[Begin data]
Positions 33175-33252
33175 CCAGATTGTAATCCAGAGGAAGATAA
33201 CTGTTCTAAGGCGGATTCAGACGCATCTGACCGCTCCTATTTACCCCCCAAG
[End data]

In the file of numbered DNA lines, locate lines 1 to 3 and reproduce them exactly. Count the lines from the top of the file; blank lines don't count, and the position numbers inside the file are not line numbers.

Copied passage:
Positions 33175-33252
33175 CCAGATTGTAATCCAGAGGAAGATAA
33201 CTGTTCTAAGGCGGATTCAGACGCATCTGACCGCTCCTATTTACCCCCCAAG